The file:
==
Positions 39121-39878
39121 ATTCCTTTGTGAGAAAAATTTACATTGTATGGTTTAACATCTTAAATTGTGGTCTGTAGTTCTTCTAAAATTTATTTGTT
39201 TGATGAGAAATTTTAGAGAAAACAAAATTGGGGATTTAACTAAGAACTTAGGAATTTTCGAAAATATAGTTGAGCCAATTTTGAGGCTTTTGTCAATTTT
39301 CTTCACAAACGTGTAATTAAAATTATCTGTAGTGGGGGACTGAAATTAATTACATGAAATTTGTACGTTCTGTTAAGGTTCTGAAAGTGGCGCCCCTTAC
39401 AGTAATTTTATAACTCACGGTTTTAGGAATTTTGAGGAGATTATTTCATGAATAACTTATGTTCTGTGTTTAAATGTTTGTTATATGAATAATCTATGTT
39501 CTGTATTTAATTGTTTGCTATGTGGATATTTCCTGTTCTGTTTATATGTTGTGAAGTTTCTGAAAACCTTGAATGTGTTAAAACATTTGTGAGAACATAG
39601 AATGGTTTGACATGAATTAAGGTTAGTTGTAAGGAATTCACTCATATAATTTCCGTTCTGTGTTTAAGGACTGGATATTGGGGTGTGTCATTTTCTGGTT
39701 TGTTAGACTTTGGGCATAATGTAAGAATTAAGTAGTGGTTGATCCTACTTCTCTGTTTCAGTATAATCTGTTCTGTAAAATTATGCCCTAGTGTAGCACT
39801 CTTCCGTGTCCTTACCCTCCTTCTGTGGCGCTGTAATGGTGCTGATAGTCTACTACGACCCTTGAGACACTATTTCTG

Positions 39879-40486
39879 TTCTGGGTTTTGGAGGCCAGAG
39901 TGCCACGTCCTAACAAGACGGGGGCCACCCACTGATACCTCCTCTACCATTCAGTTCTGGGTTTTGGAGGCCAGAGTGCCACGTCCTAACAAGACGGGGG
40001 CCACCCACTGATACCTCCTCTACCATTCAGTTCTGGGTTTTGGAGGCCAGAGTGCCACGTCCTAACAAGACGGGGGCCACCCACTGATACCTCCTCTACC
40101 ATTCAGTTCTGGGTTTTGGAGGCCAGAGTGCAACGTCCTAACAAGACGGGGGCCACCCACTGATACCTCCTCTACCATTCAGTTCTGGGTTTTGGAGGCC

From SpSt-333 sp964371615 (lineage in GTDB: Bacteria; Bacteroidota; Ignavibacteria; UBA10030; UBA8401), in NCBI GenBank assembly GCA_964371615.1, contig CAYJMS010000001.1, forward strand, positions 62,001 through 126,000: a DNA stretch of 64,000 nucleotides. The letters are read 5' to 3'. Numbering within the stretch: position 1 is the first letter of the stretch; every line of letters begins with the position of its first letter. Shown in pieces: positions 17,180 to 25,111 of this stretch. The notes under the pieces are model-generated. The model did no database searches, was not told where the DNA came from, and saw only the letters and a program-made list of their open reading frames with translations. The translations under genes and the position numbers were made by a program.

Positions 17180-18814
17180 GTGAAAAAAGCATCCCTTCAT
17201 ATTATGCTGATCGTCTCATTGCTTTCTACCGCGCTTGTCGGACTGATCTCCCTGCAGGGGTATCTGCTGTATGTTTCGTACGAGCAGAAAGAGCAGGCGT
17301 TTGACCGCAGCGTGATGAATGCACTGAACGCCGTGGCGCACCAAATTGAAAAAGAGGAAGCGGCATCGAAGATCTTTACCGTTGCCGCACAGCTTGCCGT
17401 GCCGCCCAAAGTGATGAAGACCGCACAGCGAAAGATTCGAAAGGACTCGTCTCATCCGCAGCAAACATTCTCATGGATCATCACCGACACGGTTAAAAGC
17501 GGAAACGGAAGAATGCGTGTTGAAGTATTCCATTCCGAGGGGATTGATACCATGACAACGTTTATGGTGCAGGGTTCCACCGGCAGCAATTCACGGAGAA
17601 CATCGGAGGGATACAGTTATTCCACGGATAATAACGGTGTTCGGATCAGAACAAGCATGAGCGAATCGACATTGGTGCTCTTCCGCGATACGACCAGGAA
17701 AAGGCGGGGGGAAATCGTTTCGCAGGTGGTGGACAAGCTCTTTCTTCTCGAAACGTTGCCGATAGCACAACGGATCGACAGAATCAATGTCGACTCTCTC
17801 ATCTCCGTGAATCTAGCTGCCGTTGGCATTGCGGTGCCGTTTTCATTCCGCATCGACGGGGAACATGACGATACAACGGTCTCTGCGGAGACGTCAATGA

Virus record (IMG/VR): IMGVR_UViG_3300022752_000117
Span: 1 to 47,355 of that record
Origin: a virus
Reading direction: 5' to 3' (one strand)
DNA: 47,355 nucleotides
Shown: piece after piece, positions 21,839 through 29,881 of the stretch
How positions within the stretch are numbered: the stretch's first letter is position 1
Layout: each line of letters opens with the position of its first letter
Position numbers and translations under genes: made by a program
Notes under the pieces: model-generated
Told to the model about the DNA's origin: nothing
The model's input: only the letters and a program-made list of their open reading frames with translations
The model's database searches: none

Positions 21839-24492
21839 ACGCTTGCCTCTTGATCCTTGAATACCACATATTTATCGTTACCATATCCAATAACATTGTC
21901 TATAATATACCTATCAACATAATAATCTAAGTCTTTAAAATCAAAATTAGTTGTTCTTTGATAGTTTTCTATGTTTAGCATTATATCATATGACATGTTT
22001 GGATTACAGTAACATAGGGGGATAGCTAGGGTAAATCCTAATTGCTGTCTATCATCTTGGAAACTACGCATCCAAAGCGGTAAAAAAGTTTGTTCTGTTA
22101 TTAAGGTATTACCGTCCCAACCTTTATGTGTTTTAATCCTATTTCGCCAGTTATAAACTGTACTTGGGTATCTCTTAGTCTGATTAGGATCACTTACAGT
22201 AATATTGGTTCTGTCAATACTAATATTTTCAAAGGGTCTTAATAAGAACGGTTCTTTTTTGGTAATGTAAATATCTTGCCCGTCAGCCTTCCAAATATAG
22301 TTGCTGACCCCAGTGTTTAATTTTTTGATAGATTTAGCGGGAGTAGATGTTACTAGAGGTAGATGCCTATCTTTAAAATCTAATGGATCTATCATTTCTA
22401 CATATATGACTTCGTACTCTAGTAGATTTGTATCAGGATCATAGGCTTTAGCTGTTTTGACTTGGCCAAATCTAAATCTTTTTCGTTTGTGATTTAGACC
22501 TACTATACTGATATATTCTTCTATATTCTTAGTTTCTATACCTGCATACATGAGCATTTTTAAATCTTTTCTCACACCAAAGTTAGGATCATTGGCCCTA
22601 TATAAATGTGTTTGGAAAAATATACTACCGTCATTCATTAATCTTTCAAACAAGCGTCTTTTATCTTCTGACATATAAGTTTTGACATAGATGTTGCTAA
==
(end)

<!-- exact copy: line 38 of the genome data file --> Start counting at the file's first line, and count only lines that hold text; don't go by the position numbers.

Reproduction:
Positions 21839-24492